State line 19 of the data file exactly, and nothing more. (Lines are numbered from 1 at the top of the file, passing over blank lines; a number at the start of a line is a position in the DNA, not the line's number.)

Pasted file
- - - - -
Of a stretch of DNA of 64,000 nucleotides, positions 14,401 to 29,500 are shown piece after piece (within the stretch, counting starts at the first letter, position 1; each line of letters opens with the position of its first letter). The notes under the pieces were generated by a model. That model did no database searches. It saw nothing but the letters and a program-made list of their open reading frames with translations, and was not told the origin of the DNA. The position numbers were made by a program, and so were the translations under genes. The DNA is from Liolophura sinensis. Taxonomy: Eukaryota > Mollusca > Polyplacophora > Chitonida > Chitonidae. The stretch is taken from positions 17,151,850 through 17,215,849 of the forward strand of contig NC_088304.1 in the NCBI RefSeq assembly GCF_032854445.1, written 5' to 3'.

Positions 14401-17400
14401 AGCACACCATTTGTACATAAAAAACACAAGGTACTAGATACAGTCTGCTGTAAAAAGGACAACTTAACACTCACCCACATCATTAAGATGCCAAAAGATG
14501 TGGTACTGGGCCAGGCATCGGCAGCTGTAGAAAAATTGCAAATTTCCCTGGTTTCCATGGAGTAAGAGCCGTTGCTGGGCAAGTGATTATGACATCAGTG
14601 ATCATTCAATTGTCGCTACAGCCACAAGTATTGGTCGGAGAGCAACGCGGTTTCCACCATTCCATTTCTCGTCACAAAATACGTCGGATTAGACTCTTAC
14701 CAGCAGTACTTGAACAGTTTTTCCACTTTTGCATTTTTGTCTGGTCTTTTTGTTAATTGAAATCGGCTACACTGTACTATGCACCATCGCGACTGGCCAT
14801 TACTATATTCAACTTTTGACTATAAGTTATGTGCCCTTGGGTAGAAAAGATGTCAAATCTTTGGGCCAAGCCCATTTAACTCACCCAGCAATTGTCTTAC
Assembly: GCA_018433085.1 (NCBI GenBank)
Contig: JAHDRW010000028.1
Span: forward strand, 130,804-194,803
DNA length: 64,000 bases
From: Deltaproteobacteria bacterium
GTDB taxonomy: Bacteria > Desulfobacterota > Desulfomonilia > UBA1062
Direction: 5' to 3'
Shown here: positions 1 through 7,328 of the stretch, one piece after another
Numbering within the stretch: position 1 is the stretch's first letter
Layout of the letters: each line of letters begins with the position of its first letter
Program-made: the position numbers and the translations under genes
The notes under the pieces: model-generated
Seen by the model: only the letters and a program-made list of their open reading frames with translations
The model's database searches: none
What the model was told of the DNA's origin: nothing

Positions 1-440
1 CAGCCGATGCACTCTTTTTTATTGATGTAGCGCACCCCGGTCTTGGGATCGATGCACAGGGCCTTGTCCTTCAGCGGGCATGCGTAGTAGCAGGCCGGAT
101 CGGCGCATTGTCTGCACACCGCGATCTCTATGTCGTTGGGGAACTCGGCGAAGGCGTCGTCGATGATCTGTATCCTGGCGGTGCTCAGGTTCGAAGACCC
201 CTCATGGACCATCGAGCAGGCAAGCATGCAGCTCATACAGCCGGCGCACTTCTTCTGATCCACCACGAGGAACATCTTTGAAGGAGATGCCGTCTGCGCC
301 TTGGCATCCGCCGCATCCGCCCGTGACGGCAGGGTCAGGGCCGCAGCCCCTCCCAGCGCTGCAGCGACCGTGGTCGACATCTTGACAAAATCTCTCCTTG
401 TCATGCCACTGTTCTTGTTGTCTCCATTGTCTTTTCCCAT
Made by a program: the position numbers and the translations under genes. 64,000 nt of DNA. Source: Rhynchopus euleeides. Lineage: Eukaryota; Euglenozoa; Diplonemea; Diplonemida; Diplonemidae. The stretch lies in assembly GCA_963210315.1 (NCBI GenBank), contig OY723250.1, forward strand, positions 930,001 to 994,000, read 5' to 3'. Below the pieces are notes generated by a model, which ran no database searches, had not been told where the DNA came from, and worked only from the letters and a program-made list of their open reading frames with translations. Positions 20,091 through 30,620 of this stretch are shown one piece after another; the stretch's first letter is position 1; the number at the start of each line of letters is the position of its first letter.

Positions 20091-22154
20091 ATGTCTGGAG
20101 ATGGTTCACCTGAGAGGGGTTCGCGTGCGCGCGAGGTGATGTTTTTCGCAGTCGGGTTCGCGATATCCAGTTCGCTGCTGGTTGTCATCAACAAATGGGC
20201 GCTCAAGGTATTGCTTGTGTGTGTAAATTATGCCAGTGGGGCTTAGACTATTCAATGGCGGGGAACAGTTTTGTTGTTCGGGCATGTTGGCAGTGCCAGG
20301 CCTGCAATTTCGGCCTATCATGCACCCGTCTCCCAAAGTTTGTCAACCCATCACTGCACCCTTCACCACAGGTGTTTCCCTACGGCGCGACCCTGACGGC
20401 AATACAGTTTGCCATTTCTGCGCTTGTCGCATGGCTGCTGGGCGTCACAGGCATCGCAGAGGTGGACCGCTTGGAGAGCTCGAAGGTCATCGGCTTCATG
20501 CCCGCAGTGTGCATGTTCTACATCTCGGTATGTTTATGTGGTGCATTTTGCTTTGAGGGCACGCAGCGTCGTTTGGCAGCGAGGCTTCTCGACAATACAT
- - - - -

The notes under the pieces: model-generated